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The Bible/The Robe 2-Pack (1966)

Michael Parks , Ulla Bergryd , John Huston , Henry Koster  |  NR |  DVD
4.0 out of 5 stars  See all reviews (2 customer reviews)

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Product Details

  • Actors: Michael Parks, Ulla Bergryd, Richard Harris, John Huston, Richard Burton
  • Directors: John Huston, Henry Koster
  • Writers: Albert Maltz, Christopher Fry, Gina Kaus, Lloyd C. Douglas, Mario Soldati
  • Format: Closed-captioned, Color, NTSC
  • Language: English
  • Region: Region 1 (U.S. and Canada only. Read more about DVD formats.)
  • Number of discs: 2
  • Rated: NR (Not Rated)
  • Studio: 20th Century Fox
  • DVD Release Date: October 15, 2002
  • Run Time: 306 minutes
  • Average Customer Review: 4.0 out of 5 stars  See all reviews (2 customer reviews)
  • ASIN: B00005NKT8
  • Amazon Best Sellers Rank: #983,494 in Movies & TV (See Top 100 in Movies & TV)
  • Learn more about "The Bible/The Robe 2-Pack" on IMDb

Special Features


Editorial Reviews

The Bible
John Huston adapted the first 22 chapters of the Book of Genesis in this mostly silly 1966 film that takes us from Creation through Noah's Ark through Abraham's near-sacrifice of son Isaac. This is one of Huston's more personally distant projects, à la Annie or Victory; and for the most part you'd barely know there was even a director involved. On the other hand, Huston does provide some of the only liveliness on screen, playing Noah. --Tom Keogh

The Robe
When Roman tribune Marcellus Gallio (Richard Burton) is sent to Jerusalem, one of his assignments is the crucifixion of Jesus Christ. Marcellus, a cynical and hardened man, wins the robe Jesus wore to the crucifixion while gambling with other Roman soldiers underneath the dying savior. He later becomes convinced that his hallucinations and violent outbursts are the result of a curse received from the robe, which is now in the possession of his escaped slave, Demetrius (Victor Mature), somewhere in the Middle East. He sets out to find Demetrius in order to destroy the robe and the curse and finds faith instead, converting to Christianity. This was the first movie to be filmed in CinemaScope and won Oscars in 1953 for costume design, art direction, and set decoration. The visual aspects of the film are stunning, and it may be worth viewing for that alone; however, the script and acting leave much to be desired, and you won't find inspiration in these areas if that's what interests you. If, however, you are more interested in this film for its religious matter, the story of the conversion of the hardened Marcellus is inspiring. --James McGrath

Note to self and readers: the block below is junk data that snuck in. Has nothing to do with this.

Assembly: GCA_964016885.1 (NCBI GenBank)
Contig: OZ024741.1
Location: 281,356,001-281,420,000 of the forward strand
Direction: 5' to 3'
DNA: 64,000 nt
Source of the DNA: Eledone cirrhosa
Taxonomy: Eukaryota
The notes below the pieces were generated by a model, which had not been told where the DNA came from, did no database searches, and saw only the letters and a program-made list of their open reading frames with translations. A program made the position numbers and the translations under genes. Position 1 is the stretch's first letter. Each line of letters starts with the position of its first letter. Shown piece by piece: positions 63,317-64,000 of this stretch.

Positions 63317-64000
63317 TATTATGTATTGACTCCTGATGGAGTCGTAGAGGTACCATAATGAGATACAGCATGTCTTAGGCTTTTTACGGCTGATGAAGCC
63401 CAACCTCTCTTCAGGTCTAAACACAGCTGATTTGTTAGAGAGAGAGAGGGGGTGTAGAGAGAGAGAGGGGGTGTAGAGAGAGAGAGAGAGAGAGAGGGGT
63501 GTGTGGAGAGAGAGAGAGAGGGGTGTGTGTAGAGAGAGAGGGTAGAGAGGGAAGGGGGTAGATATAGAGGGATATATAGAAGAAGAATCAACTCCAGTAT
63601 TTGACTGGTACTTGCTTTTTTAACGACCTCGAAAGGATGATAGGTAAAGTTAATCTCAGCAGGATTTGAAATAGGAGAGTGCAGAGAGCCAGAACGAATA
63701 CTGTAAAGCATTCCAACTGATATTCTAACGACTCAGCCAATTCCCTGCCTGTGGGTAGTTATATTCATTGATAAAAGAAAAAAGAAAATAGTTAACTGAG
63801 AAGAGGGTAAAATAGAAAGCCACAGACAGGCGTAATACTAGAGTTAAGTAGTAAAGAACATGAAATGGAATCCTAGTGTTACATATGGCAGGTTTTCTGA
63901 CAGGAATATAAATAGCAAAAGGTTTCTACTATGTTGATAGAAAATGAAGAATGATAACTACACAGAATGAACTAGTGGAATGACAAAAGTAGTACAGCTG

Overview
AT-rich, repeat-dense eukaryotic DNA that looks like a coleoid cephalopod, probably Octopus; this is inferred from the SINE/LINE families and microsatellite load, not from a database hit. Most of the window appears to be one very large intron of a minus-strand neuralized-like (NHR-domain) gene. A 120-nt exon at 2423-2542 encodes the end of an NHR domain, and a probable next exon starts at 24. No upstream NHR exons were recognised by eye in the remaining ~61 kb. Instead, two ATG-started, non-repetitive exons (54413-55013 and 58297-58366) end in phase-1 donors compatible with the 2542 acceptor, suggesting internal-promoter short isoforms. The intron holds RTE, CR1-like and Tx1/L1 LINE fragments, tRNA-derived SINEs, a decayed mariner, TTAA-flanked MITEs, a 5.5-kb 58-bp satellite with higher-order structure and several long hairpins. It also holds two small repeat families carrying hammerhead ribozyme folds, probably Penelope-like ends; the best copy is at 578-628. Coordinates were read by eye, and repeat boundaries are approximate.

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Most Helpful Customer Reviews
10 of 10 people found the following review helpful
4.0 out of 5 stars Two great biblical epics October 20, 2001
By k2
First, "The Bible," another one of those very underrated epics of the mid-60's. Dino de Laurentiis and John Huston went against the Hollywood grain of rich spectacle and created a minimalist design for the first 22 chapters of Genesis. As with most films that are based strictly on the Bible accounts, the story obviously has no surprises, therefore any suspense is always missing. But the unique, spare, simple design, beautiful photography and excellent music score by Toshiro Mayuzumi place this film in a different category than most biblical epics. The audacity to make such a film is something that is rarely seen in today's moviemaking. Sadly, the DVD does not contain anything other than a trailer. Most of the people involved with the film have passed away.
Second, "The Robe," the first film in CinemaScope. As being the first film in CinemaScope, the first single camera widescreen process, it already stakes a claim in film history. But the film is much better than an exploitation of a technical process. Based on the novel by Lloyd Douglas, its' centerpiece is the Oscar-nominated bravura performance by Richard Burton. He single-handedly raises the film out of its tendency to become too cloying at times and turns it into the intense psychological drama it really is. He is very ably assisted by Victor Mature, another under-rated excellent actor, as his slave, Demetrius. And of course, you have the incredibly famous, over-the-top, but oddly fitting, performance by Jay Robinson as the deranged emperor. This film does have one of those magic moments in motion pictures which raises goosebumps, when everything comes together perfectly in an incredible combination of story, performance, art direction and photography.
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2 of 2 people found the following review helpful
4.0 out of 5 stars Reversed pictures April 26, 2003
Just to add to the review by kkunkel who points out that a picture on the back of the DVD box for 'The Robe' is not from that film at all. The other two pictures which are from 'The Robe' are printed the wrong way round! Does anybody get round to check this sort of thing?
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